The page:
Have you ever tried to fix your pipes or unblock a drain only to find yourself soaked head to toe in water? Then maybe you need a course in plumbing to get your pipe-work water tight.  There are many courses available in plumbing in the UK ranging from crash courses which cover the basics to more formal and extensive courses which offer proper qualifications and job opportunities upon completion. Basic plumbing courses are excellent for anyone who needs to do minor work in their home but doesn’t fancy paying over the odds for a professional when the job isn’t too complex. But if it is a career in plumbing you’re after, courses offer various qualifications from Level 1 BTECs to Level 3 Diplomas in plumbing,


If you fancy yourself as a bit of a Bob the Builder and you’re enthusiastic about your DIY, why not take part in a carpentry course to fulfil your desire of building and crafting things? It’s always far more rewarding to build your own bookshelf or spice rack instead of popping to a home furnishings store and buying one that everyone else has in their home! It gives you the tools to be creative and unique with your everyday home essentials. Beginner courses will show you the some of the basics of joinery, gluing, and the different kinds of timber as well as tool safety.


Plastering a wall properly is a very difficult skill to master alone, so to be out of harm's way in terms of your own home and safety; why not embark on a plastering course? You’ll be shown everything from the right materials to use, how to mix the plaster and how to apply it to a wall correctly using the right hawk and trowel technique. With the right guidance and perseverance, you’ll be a sure hand at plastering and will feel rewarded by the work you managed to do yourself instead of paying a pro to do it.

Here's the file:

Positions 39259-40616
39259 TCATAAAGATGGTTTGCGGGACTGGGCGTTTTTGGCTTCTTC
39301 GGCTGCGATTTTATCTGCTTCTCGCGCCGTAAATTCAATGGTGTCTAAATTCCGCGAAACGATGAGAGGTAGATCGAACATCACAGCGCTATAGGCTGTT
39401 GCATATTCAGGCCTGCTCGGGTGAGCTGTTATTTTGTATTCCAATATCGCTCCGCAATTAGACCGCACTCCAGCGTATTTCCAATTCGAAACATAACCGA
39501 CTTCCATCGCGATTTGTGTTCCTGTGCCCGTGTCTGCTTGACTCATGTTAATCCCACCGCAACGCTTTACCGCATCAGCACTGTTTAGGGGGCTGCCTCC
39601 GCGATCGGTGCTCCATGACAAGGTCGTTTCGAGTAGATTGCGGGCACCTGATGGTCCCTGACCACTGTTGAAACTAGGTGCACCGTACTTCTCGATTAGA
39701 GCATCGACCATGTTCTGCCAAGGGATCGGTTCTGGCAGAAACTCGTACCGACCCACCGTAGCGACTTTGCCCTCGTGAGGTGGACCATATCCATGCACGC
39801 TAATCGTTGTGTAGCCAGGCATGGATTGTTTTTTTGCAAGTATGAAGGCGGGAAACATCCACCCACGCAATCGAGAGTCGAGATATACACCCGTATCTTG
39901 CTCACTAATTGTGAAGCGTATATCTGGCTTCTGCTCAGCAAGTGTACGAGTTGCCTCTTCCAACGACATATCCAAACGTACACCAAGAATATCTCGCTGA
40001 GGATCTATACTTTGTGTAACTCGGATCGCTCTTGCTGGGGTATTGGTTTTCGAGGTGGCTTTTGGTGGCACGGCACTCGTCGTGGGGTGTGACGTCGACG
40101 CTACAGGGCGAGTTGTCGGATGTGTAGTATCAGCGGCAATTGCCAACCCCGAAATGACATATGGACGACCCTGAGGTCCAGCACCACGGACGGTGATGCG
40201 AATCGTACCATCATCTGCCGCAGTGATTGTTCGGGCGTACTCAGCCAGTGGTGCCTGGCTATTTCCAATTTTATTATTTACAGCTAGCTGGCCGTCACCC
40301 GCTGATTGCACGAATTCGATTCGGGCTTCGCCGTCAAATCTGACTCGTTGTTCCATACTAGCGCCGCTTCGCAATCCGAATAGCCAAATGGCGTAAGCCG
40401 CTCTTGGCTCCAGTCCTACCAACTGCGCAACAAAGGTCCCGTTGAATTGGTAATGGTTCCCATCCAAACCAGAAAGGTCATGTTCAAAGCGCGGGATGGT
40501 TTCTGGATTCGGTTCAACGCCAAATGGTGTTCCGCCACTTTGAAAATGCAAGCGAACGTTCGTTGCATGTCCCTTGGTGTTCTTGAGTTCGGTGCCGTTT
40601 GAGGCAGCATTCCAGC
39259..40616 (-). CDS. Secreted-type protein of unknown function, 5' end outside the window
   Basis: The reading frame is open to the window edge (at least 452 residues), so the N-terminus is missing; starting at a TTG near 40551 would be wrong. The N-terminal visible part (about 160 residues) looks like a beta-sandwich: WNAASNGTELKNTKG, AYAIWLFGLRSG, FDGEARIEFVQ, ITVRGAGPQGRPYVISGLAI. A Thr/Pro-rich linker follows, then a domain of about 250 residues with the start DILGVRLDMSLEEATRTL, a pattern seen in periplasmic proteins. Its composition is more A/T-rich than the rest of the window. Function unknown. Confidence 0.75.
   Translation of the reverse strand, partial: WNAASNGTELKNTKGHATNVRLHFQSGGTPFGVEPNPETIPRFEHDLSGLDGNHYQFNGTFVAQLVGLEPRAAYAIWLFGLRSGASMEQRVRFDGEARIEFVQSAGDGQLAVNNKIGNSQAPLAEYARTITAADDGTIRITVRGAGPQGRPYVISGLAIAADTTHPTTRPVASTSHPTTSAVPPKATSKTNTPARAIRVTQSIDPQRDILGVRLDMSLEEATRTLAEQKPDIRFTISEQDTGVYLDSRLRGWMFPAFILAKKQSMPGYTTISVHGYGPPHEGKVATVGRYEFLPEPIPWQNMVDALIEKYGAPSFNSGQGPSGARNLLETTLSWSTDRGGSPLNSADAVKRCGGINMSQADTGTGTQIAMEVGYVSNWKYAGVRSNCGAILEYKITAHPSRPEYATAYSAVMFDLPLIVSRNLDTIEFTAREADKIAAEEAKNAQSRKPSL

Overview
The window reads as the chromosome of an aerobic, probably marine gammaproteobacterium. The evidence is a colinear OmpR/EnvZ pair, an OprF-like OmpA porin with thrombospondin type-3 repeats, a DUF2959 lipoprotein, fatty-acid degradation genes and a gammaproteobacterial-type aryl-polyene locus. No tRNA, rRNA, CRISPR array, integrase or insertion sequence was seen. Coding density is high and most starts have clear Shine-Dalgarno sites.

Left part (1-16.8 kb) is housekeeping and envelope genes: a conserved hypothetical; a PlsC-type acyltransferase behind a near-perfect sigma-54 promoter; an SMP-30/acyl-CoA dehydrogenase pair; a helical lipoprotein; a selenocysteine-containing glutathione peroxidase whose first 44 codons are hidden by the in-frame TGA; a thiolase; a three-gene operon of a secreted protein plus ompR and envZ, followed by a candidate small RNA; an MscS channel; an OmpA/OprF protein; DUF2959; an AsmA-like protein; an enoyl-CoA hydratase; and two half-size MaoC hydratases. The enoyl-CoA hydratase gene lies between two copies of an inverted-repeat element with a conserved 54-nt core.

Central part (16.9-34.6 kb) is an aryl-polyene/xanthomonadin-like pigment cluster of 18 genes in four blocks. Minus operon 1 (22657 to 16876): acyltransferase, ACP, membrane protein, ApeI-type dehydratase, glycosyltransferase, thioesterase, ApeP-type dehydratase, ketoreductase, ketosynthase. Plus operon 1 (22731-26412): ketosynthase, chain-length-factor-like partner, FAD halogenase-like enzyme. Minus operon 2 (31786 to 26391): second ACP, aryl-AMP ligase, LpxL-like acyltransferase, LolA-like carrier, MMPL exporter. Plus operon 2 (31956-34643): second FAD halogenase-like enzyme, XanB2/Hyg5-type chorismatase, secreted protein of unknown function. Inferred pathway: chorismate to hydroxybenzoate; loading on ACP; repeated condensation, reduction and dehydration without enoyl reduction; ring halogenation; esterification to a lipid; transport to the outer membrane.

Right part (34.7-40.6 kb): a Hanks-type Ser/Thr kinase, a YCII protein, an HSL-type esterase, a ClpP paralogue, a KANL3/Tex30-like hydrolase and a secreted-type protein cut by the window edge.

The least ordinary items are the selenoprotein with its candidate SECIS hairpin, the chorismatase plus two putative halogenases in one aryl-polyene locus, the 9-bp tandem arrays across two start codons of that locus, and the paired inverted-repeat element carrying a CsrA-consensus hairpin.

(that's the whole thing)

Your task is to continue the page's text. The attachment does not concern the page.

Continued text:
Working with electricity can be dangerous, especially if you don’t really know what you’re doing. It’s never 100 per cent safe to even change a light bulb in the home if the light has accidently been left on for example, so a course in some of the basics of electrical work could be very beneficial. A beginner electrician course will naturally cover everything needed for you to be safe and sound working with electricity. Hopefully you already know that water and live electricity don’t mix! Apart from safety essentials, you will learn about the physics behind electricity as well as everything to do with the wiring and circuits also.


Benefits of DIY courses

There are many benefits in taking any course related to DIY. It can either lead you on the pathway to a newfound career or just educate you to be handier around the home. With your newly discovered competence and confidence, you will have the know-how to fix that leaky tap or mend that dodgy plug socket without having to call, wait for and pay money for a plumber or electrician. Skill enhancing plus money saving is a win  win situation! Being a domestic god or goddess will get you a lot of kudos around the home too. Who knows what contraptions you will be able to make in the future?!